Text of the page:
You start washing the dishes, and the water won't go down the drain. You clean out the gook from the bottom of the sink, trying to unclog it, but it makes no difference. The sink is hopelessly clogged.
That happened to us last week. Only it was my husband who came home to that mess I left, no supper, and a clogged sink, while I was busy sleeping over at my sister.
He tried to unclog the blocked drain himself, but it didn't work. He ended up washing the dishes in the bathtub.
The next day, when I arrived home, I called the plumber. He named a relatively high price for unclogging the drain, but said that since we're friends of his, he'd make it cheaper. We said we'd think about it, and decided that first we'd try to take more measures to unclog it ourselves, and if that didn't work, only then we'd call the plumber back.
Fortunately, with just a little bit of outlay on equipment, some time, and the willingness to get our hands dirty, we managed to unclog the drain, and the plumber didn't need to make a visit.
So, if you find yourself in a similar situation, how can you also unclog a stuck drain without needing to shell out the cash on a plumber? Here's what we've learned.
If your drain is a little slow, you can often clean it out and speed it up by mixing 1/4 cup of citric acid and baking soda, pouring it down the drain, and then pouring boiling water over it. This will create a volcano like effect, with a lot of bubbling and a lot of steam, but when it clears up, the water should go down your drain much quicker.
If that doesn't work well, or if the sink is clogged entirely, we've discovered that pushing a wooden skewer down the holes in the sink drain in a few places will usually open up a clog and get things moving again, without needing to go to drastic measures.
Unfortunately that didn't work for us this time, so it was time for step 2- clean the P trap. The P trap is the bend in the pipe underneath the sink, and often debris gets caught either in there or between the sink drain and there. Removing it and cleaning it out does the trick in 75% of the cases of clogged sink drains, from my experience. Only... our kitchen sink has no P trap.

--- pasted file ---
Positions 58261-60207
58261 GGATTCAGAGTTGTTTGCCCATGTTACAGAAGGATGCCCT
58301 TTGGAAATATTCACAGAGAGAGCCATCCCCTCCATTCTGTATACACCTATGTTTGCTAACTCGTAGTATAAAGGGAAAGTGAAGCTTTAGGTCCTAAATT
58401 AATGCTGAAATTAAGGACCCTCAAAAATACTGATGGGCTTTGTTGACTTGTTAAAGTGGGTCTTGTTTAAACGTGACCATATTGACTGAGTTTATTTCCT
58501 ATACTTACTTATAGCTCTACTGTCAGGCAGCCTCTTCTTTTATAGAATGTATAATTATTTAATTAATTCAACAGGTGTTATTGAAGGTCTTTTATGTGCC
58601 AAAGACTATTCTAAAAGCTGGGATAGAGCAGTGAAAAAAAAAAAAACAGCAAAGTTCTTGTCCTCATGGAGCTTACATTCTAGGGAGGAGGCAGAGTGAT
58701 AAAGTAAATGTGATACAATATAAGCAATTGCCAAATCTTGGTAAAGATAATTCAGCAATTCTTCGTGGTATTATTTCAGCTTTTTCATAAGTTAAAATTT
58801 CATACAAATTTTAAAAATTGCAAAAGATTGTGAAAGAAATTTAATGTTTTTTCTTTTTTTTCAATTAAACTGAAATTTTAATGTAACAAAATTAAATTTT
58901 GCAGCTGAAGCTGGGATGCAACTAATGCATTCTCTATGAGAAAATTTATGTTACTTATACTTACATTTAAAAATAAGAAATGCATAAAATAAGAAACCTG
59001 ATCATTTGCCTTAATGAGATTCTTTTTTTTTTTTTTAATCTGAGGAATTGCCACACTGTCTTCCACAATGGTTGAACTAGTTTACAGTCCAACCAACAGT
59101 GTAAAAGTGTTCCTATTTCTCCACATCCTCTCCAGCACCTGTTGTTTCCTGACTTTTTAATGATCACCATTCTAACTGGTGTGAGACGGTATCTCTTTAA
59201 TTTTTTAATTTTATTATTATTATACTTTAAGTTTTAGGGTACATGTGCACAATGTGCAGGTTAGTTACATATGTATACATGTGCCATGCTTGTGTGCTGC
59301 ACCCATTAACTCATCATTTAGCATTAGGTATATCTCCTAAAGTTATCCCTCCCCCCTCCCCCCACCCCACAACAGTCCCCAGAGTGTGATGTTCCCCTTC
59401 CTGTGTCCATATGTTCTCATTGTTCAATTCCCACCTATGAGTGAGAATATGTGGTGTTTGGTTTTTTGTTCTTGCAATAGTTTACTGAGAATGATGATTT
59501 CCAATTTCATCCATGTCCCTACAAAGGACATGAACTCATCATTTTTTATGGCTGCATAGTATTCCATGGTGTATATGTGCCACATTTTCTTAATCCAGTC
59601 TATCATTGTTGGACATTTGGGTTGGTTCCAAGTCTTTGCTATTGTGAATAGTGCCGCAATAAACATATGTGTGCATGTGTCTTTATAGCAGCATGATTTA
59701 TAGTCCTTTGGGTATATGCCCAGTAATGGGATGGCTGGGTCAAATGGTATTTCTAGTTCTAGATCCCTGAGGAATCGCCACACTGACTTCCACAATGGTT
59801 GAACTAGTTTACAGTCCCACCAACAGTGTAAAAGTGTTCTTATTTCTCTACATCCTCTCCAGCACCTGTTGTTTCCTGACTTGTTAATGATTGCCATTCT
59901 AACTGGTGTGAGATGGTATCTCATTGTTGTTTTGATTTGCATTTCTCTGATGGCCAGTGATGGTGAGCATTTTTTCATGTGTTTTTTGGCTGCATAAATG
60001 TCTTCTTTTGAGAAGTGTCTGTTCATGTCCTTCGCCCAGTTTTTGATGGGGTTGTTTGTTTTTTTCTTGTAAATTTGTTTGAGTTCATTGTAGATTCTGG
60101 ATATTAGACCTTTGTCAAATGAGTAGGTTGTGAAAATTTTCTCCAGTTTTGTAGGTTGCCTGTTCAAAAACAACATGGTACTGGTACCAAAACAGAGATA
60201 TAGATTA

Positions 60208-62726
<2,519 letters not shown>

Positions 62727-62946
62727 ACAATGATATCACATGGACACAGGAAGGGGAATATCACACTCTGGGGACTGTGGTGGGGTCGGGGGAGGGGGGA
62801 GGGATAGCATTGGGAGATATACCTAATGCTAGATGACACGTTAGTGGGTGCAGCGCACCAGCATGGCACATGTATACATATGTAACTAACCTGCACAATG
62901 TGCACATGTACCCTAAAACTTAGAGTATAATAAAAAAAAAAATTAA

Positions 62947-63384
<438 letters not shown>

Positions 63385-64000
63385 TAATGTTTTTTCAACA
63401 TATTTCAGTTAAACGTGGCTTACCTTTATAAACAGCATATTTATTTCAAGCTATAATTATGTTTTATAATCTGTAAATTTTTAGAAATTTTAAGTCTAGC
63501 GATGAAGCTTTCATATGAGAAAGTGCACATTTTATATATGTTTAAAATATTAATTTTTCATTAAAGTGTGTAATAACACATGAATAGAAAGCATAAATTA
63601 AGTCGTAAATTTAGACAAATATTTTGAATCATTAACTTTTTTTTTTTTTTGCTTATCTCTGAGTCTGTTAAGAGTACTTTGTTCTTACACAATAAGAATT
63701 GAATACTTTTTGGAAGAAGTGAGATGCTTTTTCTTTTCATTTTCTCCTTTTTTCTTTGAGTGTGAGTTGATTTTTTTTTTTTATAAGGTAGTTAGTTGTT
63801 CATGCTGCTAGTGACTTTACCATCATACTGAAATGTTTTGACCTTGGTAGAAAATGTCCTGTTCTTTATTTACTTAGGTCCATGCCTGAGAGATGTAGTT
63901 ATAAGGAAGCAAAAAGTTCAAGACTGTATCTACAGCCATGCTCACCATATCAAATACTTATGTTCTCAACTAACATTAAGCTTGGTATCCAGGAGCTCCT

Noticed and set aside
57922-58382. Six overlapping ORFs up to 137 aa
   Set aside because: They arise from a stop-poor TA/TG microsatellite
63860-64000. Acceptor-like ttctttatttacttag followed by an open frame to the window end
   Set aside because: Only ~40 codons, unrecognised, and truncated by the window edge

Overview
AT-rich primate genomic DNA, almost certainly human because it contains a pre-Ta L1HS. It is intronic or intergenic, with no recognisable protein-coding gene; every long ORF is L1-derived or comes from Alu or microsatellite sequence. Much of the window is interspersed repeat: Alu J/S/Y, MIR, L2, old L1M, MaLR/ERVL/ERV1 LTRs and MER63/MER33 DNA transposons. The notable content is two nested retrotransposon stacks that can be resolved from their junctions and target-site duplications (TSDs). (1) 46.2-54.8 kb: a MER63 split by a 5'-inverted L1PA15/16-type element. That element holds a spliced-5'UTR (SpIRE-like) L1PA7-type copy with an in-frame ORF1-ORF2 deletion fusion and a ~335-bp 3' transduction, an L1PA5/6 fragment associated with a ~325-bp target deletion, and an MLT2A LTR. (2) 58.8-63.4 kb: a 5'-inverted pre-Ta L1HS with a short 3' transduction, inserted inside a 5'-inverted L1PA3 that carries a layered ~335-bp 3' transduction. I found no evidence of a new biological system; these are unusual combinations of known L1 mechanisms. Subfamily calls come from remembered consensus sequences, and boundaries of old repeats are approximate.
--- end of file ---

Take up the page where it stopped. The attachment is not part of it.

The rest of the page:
And cleaning it out from the Y where our two drains connect didn't work either. The clog was further down.
My husband tried using a snake that he bought at the dollar store, and while it's worked for us a bit in the past, what you pay for is what you get, at least in this case.
We needed a better quality snake, and a longer one.
Mike went to the store and priced snakes- he found one that suits our needs- approximately 10 feet long, for 20 dollars, which is a fraction of the price the plumber quoted to us. Our apartment is built a certain way that we have 2 access ports to our pipes in the bathroom, which is in the room next to the kitchen, so we didn't need a snake longer than that.
If you don't have those access ports, and your clog is further down, a 10 foot long snake may not suit your needs- it may need to be a longer one.
After pushing it back and forth, he twisted the snake around clockwise, to get even more stuff out, and to widen the space he created.
Because we have these access ports in our apartment, we used the snake going from the kitchen sink pipe towards the bathroom port, and then from the bathroom port in the direction of the kitchen. He then did it in the direction from the first bathroom port to the second. That is actually what is shown in the videos.